2012

“Spaces of Media”

Second Princeton-Weimar Summer School for Media Studies,
Princeton, June 17-23, 2012

The 2012 Princeton-Weimar Summer School for Media Studies will focus on the complex intersections of media and space. Media Studies started with Harold A. Innis’s exploration of the role of media in shaping the cultural and political spaces of societies. Yet the question of how to understand the ways in which spaces, localities, and modes of navigation in such domains are all generated by media remains an urgent challenge for today’s Media Studies.

How much do we know about the history of navigation and its technologies and techniques, from maps and compasses to the latest GPS devices, and how are we to understand the ways of navigating by and within files, books, and writing? Do we fully understand the ways in which the spatiality of the diagrammatic contributes to the operations of the signifier, whether in the production of meaning or in the production of economic values, or administrative control? Do we have an adequate grasp on the way in which media of distribution and circulation effect the constitution and control of geographic spaces? And do we still believe in media utopias, according to which space has been successfully annihilated as an insignificant factor thanks to high transmission speeds and minimal transaction costs?

The 2012 Princeton-Weimar Summer School for Media Studies takes its cues from these questions. Some of the topics that will receive particular focus during the week-long series of intensive seminars, lectures and workshops include, but are not limited to, the following:

  • Media practices such as like note-taking, mapping, bookkeeping, and filing with regard to their consequences for the access to, and control of, economic, commercial, colonial, or imperial spaces.
  • Historical case studies concerning different media formations, e.g. the Roman Imperium and its flows of command, the European postal system, and the German Democratic Republic as a self-contained national territory.
  • The production of architectural space by doors and windows, corridors, lifts, and other devices, and the hybridization of these spaces in the electronic and digital ages.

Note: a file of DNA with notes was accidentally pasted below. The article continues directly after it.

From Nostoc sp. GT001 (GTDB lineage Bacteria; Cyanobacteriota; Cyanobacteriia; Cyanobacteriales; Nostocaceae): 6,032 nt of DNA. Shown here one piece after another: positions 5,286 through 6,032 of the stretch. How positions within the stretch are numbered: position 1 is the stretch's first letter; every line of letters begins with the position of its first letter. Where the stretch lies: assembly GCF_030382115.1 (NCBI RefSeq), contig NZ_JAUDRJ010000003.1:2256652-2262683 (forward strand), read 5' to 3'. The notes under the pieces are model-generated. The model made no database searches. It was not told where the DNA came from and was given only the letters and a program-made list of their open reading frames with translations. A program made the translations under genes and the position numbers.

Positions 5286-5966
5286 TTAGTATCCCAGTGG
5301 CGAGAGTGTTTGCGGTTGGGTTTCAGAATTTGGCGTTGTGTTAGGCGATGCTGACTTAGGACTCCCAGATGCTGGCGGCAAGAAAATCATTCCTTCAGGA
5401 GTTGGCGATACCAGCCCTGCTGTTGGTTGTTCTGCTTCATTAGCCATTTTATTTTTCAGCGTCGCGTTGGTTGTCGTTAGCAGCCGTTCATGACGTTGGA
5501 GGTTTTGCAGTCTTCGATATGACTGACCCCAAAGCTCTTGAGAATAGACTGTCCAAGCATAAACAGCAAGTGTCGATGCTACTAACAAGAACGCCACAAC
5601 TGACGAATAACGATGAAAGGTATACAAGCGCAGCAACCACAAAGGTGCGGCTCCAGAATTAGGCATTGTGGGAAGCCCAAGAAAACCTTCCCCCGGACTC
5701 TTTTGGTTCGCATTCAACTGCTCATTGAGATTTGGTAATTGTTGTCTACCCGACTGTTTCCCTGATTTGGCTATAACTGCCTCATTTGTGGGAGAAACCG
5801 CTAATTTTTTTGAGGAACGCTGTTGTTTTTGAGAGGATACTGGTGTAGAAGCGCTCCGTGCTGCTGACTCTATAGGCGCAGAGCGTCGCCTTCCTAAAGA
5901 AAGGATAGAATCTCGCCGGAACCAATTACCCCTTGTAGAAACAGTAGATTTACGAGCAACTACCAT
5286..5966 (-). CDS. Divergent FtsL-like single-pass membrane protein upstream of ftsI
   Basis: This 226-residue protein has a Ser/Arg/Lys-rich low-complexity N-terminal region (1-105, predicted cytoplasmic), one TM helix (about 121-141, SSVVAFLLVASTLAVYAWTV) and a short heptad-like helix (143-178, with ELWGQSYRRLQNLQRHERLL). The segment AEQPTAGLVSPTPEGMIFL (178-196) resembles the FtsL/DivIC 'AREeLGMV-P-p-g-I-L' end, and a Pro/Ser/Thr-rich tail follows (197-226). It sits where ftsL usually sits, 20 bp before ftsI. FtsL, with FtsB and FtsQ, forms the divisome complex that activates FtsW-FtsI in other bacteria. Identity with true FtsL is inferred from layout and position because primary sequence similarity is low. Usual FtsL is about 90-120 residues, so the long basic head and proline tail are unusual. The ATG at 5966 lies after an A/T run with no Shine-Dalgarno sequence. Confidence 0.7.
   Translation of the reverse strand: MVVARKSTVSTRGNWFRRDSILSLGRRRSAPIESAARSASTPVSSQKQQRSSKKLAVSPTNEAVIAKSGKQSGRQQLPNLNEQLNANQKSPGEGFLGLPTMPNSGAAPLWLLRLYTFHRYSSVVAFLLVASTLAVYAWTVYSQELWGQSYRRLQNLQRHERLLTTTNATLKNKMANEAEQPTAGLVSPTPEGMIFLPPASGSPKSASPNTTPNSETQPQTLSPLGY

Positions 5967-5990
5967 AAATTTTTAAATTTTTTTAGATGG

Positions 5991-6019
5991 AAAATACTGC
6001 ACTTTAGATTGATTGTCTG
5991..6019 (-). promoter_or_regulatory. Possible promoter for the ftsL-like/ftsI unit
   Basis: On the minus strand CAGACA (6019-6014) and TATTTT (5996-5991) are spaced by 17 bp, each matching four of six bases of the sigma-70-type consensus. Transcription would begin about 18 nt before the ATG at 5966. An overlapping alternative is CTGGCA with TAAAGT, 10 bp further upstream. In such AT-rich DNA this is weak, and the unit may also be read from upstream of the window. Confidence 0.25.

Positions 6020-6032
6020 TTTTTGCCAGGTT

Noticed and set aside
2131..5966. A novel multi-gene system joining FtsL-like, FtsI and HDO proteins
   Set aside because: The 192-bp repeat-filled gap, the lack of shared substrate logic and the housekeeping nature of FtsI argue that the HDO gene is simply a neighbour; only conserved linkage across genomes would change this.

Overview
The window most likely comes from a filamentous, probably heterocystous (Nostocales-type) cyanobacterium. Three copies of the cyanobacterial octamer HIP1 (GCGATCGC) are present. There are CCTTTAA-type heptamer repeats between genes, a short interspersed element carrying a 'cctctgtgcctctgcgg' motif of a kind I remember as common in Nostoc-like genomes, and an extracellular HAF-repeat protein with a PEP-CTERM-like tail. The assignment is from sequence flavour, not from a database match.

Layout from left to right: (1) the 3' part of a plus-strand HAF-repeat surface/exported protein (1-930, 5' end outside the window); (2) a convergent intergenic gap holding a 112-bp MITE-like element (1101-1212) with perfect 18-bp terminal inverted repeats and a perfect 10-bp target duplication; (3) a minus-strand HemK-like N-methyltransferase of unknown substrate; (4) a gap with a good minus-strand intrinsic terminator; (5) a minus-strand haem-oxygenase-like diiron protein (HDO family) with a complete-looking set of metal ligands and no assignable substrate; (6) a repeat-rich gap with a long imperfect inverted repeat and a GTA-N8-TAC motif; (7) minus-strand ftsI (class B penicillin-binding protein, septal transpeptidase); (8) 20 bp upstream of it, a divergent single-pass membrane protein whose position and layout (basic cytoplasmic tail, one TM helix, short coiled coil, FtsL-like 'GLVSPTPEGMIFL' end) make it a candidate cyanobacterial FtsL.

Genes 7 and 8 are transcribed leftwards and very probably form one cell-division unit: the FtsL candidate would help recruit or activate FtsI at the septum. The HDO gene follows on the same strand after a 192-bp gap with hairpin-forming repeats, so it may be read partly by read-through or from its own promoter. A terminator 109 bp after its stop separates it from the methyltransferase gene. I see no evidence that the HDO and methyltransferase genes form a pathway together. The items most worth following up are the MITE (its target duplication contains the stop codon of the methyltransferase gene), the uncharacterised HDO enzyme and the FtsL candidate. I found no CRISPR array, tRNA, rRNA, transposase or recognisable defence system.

• The connection between of media, media research and media utopia, which tends to negate the specificity of space as a mere resistance to communication and commerce in favor of its overcoming.
  • Political and juridical spaces such as the territory of the state or the space of international law was based on the distinction between land and sea for centuries. The sea is not only the space of what is excluded from the orders of state and law, and their institutions, it is also the space of the ‘othering’ of the self and of its re-invention.
  • Categories such as nation, homeland, countryside, and the metropolis that provide both orientation as well as an imagination of rootedness and identity, are central realities of media. Theoretical and literary approaches to reframe these media spaces in terms of a global village (Marshall McLuhan), the cyberspace (William Gibson), a world society (Niklas Luhmann), or of imagined communities (Benedict Anderson) will be interrogated as powerful narratives that heavily influence actual politics.
  • consequences for the access to, and control of, economic, commercial, colonial, or imperial spaces.
  • Historical case studies concerning different media formations, e.g. the Roman Imperium and its flows of command, the European postal system, and the German Democratic Republic as a self-contained national territory.
  • The production of architectural space by doors and windows, corridors, lifts, and other devices, and the hybridization of these spaces in the electronic and digital ages.
  • The connection between of media, media research and media utopia, which tends to negate the specificity of space as a mere resistance to communication and commerce in favor of its overcoming.
  • Political and juridical spaces such as the territory of the state or the space of international law was based on the distinction between land and sea for centuries. The sea is not only the space of what is excluded from the orders of state and law, and their institutions, it is also the space of the ‘othering’ of the self and of its re-invention.
  • Categories such as nation, homeland, countryside, and the metropolis that provide both orientation as well as an imagination of rootedness and identity, are central realities of media. Theoretical and literary approaches to reframe these media spaces in terms of a global village (Marshall McLuhan), the cyberspace (William Gibson), a world society (Niklas Luhmann), or of imagined communities (Benedict Anderson) will be interrogated as powerful narratives that heavily influence actual politics.